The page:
:: Buzzwords Archive: July 2009. Click here for the latest posts.

The Novel’s Nervous Breakdown (published 27/07/2009)

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Richard Marshall’s interview today with Rape New York author Jana Leo is the latest in his series of talks with Semina authors for 3:AM. You can also read his interviews with Bridget Penney, Maxi Kim and Mark Waugh.

When Love & Hate Collide (published )

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As noted in this week’s Time Out:

Beat the Dust and 3:AM Magazine present an evening of Love & Hate featuring writers from the literary underground including Steve Finbow, Melissa Mann, Joseph Ridgwell, Heidi James, Mark Walton, Mark SaFranko, Paul Ewen and Will Ashon plus live music from Yardghost and Mush & Bile DJ sets.

3:AM Reloaded (published 26/07/2009)

What you (may have) missed on 3:AM recently:

Fiction: ‘Friend Helmet’ (1) by Blake Butler, ‘Friend Helmet’ (2) by Nicolle Elizabeth

Poetry: ‘Three Poems’ by Steve Porter

Reviewed: Max Dunbar on Philippe Sands’ Torture Team & Karen Armstrong’s The Case for God, John Houghton on Anna Minton’s Ground Control & Andrew Stevens on the fiction of the decade with no name

Non-fiction: ‘Friday I’m in Love’ continues with Nick Garrard‘s musical pick & it’s a double bill this ‘Saturday Night at the Movies’, Gavin James Bower watches The Informers & Andrew Stevens Get Carter

Interviewed: Alan Kelly talks to Hard Case Crime’s Charles Ardai & for 3:AM Asia David F. Hoenigman to filmmaker Sion Sono:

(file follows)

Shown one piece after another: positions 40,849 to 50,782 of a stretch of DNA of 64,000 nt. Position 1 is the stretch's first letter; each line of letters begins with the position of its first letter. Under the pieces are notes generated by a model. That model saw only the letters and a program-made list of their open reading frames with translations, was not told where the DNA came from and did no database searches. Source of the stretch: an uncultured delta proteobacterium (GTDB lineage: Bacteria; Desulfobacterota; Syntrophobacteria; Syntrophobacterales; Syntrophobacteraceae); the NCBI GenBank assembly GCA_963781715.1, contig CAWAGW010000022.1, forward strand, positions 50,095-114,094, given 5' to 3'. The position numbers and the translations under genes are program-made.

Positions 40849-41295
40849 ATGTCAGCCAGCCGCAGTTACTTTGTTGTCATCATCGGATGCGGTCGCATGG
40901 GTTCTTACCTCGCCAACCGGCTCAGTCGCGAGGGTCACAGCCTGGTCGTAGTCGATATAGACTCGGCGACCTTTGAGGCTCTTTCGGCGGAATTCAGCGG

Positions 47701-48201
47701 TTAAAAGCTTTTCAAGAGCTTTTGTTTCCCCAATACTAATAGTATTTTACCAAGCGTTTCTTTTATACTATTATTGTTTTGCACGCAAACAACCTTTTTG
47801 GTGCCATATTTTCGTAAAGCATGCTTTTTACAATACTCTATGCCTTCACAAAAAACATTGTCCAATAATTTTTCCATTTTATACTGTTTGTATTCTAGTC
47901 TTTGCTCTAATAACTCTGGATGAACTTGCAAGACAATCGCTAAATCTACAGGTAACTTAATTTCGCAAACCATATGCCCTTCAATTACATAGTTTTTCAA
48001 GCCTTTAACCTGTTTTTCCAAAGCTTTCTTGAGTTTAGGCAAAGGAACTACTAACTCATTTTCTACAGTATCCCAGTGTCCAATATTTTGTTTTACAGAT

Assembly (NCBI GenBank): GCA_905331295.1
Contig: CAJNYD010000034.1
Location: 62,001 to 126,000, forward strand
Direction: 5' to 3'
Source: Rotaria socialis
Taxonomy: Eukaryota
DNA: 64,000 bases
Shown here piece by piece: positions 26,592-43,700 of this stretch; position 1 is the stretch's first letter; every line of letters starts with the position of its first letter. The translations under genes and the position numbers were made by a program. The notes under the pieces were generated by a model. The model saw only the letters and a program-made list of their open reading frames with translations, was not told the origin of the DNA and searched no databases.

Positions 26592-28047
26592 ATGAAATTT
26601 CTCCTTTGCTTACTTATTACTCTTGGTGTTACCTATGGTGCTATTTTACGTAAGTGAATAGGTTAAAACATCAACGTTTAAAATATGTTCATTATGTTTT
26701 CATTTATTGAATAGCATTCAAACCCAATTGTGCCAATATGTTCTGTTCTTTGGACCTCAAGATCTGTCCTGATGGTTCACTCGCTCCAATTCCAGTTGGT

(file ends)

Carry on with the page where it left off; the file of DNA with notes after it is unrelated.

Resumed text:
In Japan, I’d studied normal movies. I wanted to learn B movies. I was lucky, near my apartment there was a video shop with tons of B movies and porno movies. Every day I watched around five B movies. So I learned, and I made up my mind if I go back to Japan I will make a movie just like these B movies. I hope Japanese hate me. This is a hate movie. I hope almost all people hate this movie. This title is Suicide Club. So I made it. Yes, and truly every Japanese person hates it. American people, European people, they like it.

Saturday Night at the Movies II (published 25/07/2009)

By Andrew Stevens.

I am not here today (tonight, even) to talk about Get Carter: I am not “in the room”. There is little that hasn’t already been said about the film’s use of Tyneside’s post-industrial landscape, the eponymous car park now destined for demolition in the name of corporate-sponsored regeneration, or its pulsating resonance among the 90s lad culture demographic (Loaded even ran an abridged graphic novelised strip of it.) The clip above is simply MGM’s treatment for a US audience more accustomed to the burgeoning blaxploitation genre (here’s the US trailer for The Long Good Friday, to boot.)